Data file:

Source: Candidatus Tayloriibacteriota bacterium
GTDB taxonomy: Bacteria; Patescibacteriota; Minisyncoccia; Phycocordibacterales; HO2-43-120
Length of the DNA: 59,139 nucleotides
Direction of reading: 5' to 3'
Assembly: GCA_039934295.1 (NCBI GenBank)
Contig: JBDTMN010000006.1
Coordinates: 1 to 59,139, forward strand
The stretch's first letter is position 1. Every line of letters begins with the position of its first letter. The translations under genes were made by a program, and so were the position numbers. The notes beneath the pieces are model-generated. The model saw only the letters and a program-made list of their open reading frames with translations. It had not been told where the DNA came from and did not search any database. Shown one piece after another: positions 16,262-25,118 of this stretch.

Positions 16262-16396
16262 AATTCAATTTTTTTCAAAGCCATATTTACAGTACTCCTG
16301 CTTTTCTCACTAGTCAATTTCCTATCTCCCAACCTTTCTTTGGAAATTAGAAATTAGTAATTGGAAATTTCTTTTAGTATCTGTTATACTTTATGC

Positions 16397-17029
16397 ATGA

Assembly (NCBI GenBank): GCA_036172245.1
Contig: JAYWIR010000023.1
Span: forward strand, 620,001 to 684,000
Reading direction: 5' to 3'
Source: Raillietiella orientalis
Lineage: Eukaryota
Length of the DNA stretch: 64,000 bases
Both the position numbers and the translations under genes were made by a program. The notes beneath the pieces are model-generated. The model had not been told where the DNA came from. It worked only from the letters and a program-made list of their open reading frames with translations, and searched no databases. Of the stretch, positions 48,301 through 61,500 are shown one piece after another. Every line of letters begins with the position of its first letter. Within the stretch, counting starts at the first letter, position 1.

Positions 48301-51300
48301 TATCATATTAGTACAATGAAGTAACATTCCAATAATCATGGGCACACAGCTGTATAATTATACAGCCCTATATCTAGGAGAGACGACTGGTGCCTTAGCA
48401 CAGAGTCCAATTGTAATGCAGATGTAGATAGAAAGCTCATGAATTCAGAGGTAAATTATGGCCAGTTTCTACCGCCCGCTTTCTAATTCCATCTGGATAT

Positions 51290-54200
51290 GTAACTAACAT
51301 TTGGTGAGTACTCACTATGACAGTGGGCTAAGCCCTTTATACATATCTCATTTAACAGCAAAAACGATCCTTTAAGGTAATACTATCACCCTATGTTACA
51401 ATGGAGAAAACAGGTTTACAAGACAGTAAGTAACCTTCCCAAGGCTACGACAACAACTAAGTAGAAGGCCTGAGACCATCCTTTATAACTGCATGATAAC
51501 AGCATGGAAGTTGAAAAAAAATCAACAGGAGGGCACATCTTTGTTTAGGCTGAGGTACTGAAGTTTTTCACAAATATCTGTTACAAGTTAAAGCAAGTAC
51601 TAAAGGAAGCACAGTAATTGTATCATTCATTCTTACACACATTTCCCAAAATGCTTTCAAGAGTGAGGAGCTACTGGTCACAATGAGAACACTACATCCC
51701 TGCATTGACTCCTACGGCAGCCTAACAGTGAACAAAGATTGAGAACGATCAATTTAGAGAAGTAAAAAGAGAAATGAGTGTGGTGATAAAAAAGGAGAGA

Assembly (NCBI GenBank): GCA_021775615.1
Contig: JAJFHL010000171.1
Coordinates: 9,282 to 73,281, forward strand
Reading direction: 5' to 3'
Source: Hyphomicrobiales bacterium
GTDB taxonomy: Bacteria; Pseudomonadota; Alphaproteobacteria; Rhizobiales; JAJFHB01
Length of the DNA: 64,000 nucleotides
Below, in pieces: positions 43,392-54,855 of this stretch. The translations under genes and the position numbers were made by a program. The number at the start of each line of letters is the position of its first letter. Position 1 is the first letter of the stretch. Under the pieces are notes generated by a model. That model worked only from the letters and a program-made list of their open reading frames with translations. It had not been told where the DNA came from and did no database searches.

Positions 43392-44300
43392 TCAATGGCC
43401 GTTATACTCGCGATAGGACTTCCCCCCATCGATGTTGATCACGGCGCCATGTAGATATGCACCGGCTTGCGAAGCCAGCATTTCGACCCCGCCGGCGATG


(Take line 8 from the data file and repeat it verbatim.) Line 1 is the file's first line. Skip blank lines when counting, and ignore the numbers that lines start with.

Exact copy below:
The stretch's first letter is position 1. Every line of letters begins with the position of its first letter. The translations under genes were made by a program, and so were the position numbers. The notes beneath the pieces are model-generated. The model saw only the letters and a program-made list of their open reading frames with translations. It had not been told where the DNA came from and did not search any database. Shown one piece after another: positions 16,262-25,118 of this stretch.